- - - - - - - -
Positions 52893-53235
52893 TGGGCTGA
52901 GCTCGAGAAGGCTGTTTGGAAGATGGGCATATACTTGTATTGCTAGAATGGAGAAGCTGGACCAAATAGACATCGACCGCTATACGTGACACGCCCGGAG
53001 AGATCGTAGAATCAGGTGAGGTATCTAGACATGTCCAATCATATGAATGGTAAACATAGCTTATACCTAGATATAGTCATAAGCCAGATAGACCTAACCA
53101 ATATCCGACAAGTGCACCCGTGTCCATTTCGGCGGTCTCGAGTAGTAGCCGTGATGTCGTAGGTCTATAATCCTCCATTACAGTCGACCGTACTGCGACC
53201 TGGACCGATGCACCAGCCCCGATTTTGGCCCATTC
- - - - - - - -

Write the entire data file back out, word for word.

Positions 52893-53235
52893 TGGGCTGA
52901 GCTCGAGAAGGCTGTTTGGAAGATGGGCATATACTTGTATTGCTAGAATGGAGAAGCTGGACCAAATAGACATCGACCGCTATACGTGACACGCCCGGAG
53001 AGATCGTAGAATCAGGTGAGGTATCTAGACATGTCCAATCATATGAATGGTAAACATAGCTTATACCTAGATATAGTCATAAGCCAGATAGACCTAACCA
53101 ATATCCGACAAGTGCACCCGTGTCCATTTCGGCGGTCTCGAGTAGTAGCCGTGATGTCGTAGGTCTATAATCCTCCATTACAGTCGACCGTACTGCGACC
53201 TGGACCGATGCACCAGCCCCGATTTTGGCCCATTC